For Counselors

Welcome Back

Post by
Ryan Hoch
We're restarting Overgrad's blog
Welcome Back

So we made the decision to restart Overgrad's long-lost blog. It has been 9 years since I started Overgrad alongside my cofounder, Kevin Hoffman, and I sometimes think back to how the reasons why I started it are still the reasons why we do the work today. In 2009, I found myself teaching high school math and ACT Prep to juniors and seniors in St. Louis Public Schools. The first question I asked my students was who here wants to go to college? 90% of my students raised their hand, I thought great, they're on the ball, where do they want to go? My students shout out great schools like SLU, WashU, and Mizzou, and I thought "incredible!"

The next thing we did was take a practice ACT to see where we were at. The average ACT for my students was a 15 and the average GPA was a 2.5. It was at that time that I realized that my students were never told that simply wanting to go a particular school was not the same and being qualified to be admitted. So I started Overgrad as a way to address that.

Now 8 years later, we have learned quite a bit. We have had a lot of failures but a lot of lessons learned. Thanks to the amazing organizations we work with, we have quite a bit to share back out around what are some of the best practices in equitably supporting students towards high quality postsecondary pathways. What does this look like in the world of test optional admissions? What about alternative pathways, how do we know if they are quality or not? Is college right for everyone? What does that look like, and why?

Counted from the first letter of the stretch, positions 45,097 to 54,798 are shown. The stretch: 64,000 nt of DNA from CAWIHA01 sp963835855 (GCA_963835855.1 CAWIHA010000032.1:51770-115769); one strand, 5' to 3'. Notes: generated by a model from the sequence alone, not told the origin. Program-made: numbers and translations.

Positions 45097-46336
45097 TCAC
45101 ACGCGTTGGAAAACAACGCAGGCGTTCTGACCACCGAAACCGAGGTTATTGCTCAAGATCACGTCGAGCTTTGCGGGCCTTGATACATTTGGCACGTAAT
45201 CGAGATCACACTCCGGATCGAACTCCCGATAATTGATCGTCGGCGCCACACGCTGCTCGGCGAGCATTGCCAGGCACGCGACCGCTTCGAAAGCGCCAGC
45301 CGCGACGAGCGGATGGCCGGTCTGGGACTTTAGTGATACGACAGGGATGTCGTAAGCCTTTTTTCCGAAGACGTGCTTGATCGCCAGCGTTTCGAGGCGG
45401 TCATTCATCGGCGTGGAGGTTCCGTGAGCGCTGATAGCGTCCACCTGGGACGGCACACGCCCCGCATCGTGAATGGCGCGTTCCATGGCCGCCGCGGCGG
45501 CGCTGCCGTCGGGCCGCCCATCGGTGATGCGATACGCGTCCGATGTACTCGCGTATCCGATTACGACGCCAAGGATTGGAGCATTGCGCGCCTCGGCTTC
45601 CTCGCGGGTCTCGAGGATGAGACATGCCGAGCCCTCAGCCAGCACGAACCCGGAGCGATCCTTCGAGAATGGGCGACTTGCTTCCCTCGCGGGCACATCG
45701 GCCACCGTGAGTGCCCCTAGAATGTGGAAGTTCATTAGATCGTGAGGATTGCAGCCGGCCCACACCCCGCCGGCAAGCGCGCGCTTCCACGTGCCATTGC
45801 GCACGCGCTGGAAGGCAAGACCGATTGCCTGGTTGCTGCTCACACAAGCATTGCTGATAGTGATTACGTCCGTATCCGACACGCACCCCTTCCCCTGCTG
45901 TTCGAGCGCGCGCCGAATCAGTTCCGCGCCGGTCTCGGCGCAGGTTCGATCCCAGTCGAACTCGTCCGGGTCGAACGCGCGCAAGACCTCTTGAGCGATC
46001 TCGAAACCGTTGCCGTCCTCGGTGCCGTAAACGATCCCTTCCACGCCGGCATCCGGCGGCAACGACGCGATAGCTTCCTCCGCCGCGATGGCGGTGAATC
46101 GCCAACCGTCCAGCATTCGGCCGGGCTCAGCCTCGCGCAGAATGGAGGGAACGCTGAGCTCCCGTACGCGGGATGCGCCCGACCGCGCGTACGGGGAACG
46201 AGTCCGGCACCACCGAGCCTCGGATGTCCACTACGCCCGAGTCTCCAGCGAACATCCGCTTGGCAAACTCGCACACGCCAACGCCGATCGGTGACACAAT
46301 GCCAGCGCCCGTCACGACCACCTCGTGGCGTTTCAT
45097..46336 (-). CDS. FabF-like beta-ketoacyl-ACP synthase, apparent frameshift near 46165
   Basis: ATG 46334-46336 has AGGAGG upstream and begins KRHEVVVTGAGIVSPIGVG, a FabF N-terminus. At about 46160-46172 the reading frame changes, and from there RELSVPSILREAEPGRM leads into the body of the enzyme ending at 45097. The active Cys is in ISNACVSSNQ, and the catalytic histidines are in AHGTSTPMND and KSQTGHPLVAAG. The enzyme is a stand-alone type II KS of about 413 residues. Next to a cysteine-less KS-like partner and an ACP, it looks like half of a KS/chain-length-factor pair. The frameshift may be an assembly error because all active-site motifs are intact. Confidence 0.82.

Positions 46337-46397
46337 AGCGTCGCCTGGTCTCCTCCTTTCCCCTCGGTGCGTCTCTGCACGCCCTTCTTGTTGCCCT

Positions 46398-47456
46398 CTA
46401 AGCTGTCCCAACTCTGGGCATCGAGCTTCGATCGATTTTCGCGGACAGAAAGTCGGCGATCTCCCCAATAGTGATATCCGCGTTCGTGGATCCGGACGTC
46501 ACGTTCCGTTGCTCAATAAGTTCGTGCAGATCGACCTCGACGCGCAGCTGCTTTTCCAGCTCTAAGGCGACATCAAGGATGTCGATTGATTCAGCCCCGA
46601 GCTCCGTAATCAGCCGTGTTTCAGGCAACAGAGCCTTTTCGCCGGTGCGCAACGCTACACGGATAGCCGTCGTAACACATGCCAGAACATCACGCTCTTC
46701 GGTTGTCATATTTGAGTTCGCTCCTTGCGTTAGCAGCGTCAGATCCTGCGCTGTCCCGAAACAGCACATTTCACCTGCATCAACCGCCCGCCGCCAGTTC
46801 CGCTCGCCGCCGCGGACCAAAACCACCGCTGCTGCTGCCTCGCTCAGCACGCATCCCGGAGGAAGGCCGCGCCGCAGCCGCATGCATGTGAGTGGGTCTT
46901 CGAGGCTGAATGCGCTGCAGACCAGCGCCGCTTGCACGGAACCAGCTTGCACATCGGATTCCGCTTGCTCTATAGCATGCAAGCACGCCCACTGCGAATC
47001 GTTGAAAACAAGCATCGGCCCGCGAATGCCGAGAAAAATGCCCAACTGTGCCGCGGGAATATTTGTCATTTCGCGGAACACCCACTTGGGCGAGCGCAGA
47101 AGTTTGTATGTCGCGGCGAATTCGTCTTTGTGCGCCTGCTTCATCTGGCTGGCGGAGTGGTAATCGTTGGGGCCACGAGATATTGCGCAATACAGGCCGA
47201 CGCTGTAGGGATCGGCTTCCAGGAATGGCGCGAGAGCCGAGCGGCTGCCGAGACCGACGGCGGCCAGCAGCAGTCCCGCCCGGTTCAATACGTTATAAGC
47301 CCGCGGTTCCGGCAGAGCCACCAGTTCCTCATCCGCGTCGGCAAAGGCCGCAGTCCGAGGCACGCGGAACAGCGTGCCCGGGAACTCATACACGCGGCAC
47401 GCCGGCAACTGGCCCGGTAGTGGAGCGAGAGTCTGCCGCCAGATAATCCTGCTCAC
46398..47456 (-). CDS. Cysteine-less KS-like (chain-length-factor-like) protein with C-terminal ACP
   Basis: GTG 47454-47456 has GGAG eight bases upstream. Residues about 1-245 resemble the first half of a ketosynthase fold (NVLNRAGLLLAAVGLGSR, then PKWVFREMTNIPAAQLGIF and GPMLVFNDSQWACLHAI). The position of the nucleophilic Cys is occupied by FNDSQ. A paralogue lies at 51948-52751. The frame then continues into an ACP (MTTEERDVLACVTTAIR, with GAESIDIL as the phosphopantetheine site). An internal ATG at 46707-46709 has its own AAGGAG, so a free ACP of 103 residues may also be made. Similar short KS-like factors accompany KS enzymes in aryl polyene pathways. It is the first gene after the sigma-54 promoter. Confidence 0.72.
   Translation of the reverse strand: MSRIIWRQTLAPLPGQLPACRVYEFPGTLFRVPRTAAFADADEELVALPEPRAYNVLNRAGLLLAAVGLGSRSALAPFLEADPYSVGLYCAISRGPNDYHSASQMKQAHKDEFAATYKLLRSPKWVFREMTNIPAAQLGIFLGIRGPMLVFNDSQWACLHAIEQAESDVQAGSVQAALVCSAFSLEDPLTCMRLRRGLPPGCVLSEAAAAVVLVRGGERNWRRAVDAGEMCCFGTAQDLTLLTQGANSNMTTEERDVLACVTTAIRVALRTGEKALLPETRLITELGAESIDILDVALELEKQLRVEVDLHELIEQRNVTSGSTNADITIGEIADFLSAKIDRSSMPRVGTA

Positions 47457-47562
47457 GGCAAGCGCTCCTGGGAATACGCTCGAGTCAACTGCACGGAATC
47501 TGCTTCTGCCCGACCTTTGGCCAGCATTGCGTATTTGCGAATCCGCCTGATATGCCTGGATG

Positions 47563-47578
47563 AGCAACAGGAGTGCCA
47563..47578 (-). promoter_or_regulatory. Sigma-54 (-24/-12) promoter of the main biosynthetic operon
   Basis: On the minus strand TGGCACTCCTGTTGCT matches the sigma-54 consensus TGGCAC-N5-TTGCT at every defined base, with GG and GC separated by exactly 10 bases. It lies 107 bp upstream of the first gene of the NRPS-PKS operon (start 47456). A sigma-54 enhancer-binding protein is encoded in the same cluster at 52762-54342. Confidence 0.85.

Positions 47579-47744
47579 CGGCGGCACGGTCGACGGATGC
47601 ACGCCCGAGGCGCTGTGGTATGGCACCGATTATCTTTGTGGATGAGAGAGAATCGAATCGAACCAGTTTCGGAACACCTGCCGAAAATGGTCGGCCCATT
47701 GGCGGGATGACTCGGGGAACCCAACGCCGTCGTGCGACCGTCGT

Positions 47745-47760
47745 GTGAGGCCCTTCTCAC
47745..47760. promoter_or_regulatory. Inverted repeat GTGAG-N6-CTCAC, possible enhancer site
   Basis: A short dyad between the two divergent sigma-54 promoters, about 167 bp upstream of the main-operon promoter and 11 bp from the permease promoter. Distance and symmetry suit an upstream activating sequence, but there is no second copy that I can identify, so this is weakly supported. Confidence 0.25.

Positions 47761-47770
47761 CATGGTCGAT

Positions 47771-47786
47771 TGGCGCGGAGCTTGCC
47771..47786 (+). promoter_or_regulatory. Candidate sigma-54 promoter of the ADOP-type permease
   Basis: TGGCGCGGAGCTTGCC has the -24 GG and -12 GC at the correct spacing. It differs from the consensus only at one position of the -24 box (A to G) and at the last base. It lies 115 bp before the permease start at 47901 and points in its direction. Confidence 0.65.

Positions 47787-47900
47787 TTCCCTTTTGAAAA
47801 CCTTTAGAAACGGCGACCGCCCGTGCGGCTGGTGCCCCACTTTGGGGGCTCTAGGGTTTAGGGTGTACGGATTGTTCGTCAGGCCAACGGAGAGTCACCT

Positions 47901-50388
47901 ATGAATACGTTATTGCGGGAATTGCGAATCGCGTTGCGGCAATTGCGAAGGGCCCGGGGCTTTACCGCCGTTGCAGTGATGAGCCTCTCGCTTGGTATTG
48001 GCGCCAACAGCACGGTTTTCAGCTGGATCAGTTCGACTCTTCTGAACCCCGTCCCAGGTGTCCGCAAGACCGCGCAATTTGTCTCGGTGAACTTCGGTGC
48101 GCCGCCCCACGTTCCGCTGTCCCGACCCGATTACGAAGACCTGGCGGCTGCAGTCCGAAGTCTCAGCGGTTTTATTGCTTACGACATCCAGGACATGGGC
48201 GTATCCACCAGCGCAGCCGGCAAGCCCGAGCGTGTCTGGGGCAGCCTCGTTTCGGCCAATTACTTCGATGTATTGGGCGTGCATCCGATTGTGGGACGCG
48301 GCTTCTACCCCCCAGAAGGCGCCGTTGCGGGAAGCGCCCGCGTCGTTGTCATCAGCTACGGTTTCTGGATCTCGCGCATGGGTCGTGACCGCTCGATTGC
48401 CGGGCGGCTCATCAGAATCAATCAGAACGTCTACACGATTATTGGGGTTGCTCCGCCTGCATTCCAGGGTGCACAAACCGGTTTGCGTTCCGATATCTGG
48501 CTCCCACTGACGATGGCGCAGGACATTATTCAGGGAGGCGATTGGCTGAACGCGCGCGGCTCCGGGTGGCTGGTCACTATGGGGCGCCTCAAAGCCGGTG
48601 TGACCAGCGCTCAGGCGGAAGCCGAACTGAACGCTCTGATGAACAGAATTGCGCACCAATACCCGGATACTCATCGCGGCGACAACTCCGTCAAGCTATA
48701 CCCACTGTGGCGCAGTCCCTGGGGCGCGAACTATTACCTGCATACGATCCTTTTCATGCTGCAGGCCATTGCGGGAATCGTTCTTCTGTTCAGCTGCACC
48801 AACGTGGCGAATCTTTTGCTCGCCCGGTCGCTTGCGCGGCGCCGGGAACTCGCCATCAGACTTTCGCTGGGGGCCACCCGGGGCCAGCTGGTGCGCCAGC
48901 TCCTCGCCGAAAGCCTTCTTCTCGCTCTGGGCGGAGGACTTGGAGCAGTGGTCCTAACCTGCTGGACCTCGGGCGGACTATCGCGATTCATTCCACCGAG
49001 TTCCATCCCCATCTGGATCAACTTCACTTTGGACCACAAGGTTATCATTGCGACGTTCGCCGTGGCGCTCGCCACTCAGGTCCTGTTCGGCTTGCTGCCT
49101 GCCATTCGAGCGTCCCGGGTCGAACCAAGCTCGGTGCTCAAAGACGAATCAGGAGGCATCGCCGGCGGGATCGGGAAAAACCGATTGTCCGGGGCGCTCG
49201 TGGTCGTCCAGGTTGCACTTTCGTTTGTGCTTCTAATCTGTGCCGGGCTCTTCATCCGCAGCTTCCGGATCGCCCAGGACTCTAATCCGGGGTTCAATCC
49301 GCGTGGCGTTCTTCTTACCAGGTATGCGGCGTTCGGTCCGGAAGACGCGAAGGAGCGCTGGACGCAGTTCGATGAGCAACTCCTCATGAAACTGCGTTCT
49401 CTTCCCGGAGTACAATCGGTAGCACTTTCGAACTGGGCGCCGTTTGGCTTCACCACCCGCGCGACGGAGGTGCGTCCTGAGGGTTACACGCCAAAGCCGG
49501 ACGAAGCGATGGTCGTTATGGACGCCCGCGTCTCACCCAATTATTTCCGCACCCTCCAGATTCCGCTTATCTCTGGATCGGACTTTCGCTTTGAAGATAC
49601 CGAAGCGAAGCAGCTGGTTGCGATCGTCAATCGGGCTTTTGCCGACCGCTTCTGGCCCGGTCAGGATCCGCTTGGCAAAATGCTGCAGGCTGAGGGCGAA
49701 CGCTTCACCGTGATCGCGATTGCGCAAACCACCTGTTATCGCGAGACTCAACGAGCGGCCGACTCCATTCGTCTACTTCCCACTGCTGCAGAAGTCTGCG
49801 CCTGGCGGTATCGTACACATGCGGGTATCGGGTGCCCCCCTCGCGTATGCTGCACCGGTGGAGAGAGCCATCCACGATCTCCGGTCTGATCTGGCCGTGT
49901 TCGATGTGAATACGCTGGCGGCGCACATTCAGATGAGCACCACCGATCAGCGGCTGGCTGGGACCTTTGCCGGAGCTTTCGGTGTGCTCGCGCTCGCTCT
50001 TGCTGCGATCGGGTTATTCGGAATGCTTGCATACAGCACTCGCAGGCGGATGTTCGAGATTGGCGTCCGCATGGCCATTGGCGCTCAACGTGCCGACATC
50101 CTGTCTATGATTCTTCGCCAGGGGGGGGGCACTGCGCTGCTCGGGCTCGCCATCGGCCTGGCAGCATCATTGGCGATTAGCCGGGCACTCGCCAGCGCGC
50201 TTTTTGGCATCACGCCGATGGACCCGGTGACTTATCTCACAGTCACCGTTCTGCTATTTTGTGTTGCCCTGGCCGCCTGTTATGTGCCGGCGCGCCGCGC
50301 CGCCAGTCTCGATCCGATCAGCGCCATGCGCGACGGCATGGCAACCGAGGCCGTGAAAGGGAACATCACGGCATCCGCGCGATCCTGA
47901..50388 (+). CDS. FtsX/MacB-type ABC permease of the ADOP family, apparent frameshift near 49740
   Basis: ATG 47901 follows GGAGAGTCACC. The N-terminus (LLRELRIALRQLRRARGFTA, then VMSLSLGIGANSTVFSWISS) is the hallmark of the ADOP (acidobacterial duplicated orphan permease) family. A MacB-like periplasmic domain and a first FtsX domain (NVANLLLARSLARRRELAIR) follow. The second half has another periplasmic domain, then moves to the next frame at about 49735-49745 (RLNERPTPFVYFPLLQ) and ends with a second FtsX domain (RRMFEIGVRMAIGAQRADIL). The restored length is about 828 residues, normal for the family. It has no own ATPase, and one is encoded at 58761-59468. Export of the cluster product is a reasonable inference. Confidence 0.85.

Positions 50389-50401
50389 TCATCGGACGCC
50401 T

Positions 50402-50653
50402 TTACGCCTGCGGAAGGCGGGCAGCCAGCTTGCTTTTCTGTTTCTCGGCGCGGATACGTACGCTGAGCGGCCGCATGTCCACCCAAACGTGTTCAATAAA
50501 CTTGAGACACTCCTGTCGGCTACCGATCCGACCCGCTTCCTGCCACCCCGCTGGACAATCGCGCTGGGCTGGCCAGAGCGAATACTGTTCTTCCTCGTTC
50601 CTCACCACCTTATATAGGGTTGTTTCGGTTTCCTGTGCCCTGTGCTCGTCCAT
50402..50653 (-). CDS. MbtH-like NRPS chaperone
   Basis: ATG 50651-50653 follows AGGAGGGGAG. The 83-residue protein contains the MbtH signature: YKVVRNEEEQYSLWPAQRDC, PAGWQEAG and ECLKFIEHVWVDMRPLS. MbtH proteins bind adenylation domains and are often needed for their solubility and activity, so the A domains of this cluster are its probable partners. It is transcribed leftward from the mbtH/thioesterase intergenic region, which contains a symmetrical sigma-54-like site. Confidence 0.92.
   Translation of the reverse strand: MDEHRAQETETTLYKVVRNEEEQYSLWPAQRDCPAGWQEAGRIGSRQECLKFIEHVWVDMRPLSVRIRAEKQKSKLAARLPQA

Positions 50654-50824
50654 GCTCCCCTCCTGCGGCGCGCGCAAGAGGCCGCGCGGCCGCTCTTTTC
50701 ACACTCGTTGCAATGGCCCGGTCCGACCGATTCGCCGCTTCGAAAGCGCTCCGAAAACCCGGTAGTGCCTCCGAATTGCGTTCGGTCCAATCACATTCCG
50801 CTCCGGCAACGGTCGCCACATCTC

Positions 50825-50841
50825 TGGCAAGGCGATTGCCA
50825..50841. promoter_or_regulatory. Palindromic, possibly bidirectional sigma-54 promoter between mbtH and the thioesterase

These are some of the questions we are going to explore in this blog. We are going to bring up questions of our own. We don't have all the answers, but we are fortunate to work with some incredible schools, organizations, and districts that are are constantly seeking to find them for their students.

This is something that I want to be crystal clear on. This is a very local conversation: the local economy, the local higher education infrastructure, and the local K-12 system. One of the most important lessons that we have learned is that it is not one-sized-fits-all. The goals of one school system should not be the goals of another. But what is important is that we should be setting goals that take into account the nuances of this process.

So here, today, I am setting forth a commitment to share out these lessons. To do whatever we can to support you in this goal of equitably supporting students towards high quality postsecondary pathways.

Thanks, talk to you soon.


Check out some of our most frequently requested resources below...
An image of a one page resource for goal setting.